Check out this upcoming event in Victoria, and live webcast for those in other locations:
‘Dispersed Adaptation’ to Climate Change: The Heritage Potato Crop-Climate Project
Wednesday, November 30th
Room 002, University House 1, University of Victoria, 2489 Sinclair Rd
Climate change threatens Canadian and global food security. Heritage varieties are disappearing at an alarming rate with the result that loss of genetic diversity makes our food supply vulnerable to climatic variability. Dispersed adaptation takes advantage of the power of the “many-eggs-in-many baskets” approach. Growing a diversity of varieties in many ways and places disperses the risk to climate uncertainty and extremes. The dispersed strategy builds resilience and adaptation and lowers the risk of major crop failures. It also encourages forward thinking and innovation by encouraging communities to identify and develop varieties best suited to their local climate.
As part of the project, citizen-scientist growers plant several varieties and observe development and yield of promising heritage potatoes while recording key weather variables directly in their fields. Trials are distributed across highly different climates in Canada where varieties are observed for several years. Using standard and accepted methods, the performance of heritage and selected standard potatoes is compared. The initiative has identified several highly adaptive and productive varieties, uncovered an uniquely British Columbian variety, recorded adaptive cultural techniques and distributed thousands of heritage tubers to the public.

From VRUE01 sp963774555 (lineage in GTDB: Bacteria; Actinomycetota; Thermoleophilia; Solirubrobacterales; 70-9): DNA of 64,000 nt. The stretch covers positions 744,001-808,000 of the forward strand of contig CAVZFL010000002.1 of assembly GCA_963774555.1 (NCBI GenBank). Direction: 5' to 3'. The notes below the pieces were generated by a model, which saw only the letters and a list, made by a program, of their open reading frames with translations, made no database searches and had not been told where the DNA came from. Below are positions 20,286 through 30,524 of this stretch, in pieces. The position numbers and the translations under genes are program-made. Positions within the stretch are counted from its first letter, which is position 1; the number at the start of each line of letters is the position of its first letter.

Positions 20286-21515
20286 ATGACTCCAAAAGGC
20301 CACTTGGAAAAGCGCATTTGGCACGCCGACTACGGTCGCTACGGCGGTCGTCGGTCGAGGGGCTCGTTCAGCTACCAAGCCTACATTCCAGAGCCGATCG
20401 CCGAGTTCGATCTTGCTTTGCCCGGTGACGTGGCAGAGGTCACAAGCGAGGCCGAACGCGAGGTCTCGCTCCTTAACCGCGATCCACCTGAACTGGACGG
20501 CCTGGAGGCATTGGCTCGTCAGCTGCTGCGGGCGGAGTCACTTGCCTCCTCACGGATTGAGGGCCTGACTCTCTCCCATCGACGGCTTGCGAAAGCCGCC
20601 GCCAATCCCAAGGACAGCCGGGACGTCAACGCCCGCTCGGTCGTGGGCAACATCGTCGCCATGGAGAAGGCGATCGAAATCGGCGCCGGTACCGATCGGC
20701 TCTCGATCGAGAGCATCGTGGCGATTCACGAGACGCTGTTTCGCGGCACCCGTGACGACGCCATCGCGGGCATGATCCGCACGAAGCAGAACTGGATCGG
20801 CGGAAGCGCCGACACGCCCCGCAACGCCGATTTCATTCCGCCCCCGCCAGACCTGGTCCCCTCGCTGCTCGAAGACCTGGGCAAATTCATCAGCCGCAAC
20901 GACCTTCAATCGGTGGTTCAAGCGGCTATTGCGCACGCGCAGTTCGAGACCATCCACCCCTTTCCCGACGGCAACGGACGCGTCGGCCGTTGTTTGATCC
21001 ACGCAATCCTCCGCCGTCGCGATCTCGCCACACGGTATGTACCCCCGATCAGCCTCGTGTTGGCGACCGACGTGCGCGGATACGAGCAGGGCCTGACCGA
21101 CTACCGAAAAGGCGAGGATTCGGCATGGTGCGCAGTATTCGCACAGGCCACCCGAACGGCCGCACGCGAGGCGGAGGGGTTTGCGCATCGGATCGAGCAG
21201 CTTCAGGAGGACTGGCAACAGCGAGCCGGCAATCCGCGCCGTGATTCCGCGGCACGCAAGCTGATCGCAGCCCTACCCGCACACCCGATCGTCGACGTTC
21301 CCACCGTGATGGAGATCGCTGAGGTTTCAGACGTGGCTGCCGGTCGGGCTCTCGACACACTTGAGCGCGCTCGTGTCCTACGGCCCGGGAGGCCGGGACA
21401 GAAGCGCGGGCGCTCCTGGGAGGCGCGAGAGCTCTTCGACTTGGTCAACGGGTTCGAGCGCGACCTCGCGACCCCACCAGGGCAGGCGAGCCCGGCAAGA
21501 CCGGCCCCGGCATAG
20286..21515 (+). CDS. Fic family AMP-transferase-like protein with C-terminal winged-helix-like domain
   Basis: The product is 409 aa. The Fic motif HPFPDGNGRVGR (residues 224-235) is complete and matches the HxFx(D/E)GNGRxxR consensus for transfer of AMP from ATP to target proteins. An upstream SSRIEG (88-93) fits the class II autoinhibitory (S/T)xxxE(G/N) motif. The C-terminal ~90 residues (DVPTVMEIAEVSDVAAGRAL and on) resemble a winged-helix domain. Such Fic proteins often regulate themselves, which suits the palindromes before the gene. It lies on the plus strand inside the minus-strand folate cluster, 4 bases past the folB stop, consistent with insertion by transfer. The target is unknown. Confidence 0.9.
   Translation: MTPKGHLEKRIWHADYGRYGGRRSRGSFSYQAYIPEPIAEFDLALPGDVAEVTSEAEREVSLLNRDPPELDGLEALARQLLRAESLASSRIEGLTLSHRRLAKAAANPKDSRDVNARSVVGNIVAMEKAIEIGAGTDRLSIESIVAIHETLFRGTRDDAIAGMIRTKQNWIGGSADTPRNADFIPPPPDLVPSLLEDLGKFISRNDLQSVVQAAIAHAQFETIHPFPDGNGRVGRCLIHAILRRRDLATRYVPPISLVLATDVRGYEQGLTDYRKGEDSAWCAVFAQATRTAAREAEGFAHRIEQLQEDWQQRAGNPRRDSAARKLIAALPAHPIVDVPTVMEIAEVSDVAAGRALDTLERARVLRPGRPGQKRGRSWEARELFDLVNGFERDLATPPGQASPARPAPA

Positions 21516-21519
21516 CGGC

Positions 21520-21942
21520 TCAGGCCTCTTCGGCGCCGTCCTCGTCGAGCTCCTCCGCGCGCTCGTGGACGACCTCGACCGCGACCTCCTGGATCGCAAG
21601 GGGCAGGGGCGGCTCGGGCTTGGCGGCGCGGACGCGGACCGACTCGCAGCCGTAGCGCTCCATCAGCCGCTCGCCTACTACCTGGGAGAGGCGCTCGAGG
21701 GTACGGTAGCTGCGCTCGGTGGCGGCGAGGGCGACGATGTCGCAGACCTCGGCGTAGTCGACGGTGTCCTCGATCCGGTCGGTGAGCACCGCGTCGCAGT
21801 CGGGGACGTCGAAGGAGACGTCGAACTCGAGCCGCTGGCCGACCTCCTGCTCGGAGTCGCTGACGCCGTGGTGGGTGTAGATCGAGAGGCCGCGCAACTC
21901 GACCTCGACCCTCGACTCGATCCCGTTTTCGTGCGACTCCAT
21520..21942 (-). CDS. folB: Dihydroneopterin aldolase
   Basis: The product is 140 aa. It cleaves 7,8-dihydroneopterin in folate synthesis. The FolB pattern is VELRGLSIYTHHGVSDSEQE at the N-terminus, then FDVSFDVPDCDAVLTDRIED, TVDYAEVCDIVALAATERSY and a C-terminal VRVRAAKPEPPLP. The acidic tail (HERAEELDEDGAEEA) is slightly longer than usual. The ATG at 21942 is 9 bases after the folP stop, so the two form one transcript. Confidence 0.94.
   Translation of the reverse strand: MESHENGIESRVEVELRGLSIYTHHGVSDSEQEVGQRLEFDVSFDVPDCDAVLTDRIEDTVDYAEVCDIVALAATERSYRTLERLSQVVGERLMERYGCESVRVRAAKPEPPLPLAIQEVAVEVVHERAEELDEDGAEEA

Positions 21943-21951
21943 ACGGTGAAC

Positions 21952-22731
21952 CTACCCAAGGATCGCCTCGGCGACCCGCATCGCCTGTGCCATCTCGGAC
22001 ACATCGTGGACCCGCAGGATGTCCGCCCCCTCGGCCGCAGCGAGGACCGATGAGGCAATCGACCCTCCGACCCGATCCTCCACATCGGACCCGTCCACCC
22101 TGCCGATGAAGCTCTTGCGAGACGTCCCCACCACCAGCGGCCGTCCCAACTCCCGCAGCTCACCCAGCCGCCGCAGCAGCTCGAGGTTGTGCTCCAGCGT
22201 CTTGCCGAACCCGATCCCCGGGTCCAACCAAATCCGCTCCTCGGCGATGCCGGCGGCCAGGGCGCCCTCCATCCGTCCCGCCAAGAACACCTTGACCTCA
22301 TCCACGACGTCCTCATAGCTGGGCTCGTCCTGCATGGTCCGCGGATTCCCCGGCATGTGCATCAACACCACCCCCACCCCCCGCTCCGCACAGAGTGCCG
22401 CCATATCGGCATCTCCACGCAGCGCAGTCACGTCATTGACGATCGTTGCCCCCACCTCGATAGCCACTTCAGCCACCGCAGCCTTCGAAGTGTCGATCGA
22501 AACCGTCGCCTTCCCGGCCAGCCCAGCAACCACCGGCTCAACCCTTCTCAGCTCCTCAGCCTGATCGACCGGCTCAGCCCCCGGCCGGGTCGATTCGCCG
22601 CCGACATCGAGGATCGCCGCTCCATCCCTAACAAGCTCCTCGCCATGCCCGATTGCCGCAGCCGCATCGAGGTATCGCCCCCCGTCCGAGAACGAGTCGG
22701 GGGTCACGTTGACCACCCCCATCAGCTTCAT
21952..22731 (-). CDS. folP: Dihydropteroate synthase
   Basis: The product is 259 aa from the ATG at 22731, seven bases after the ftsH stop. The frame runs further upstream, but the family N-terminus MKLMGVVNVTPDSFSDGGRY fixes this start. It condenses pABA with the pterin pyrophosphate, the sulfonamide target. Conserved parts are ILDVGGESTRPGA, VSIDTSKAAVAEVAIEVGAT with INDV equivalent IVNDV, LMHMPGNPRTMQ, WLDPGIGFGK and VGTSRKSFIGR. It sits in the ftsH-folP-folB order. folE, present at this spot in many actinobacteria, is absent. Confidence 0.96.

Richard Hebda has a PhD in Botany from the University of British Columbia and has been a Curator of Botany and Earth History at the Royal British Columbia Museum for more than 36 years and an adjunct faculty member in Biology and Earth and Ocean Sciences at the University of Victoria for more than 31 years. He was the first faculty coordinator of the Restoration of Natural Systems Program at UVic and the Province of BC’s expert advisor on Burns Bog, purchased as a globally unique ecosystem. He studies vegetation and climate history of British Columbia, Ethnobotany of BC First Nations, climate change and its impacts, restoration of natural systems and processes, ecology and origins of Garry oak and alpine ecosystems and botany of grasses. Richard Hebda, with his graduate students, is an author of over 120 scientific papers; over 250 popular articles mainly on bulbs and native plants, climate change; co-author of five books and major reports, co-editor of three books. He serves as the Province of BC’s science advisor in Paleontology and was awarded the Queen’s Diamond Jubilee medal in 2013 for his service in paleontology and the Canada-wide Bruce Naylor Award for curatorship in natural history.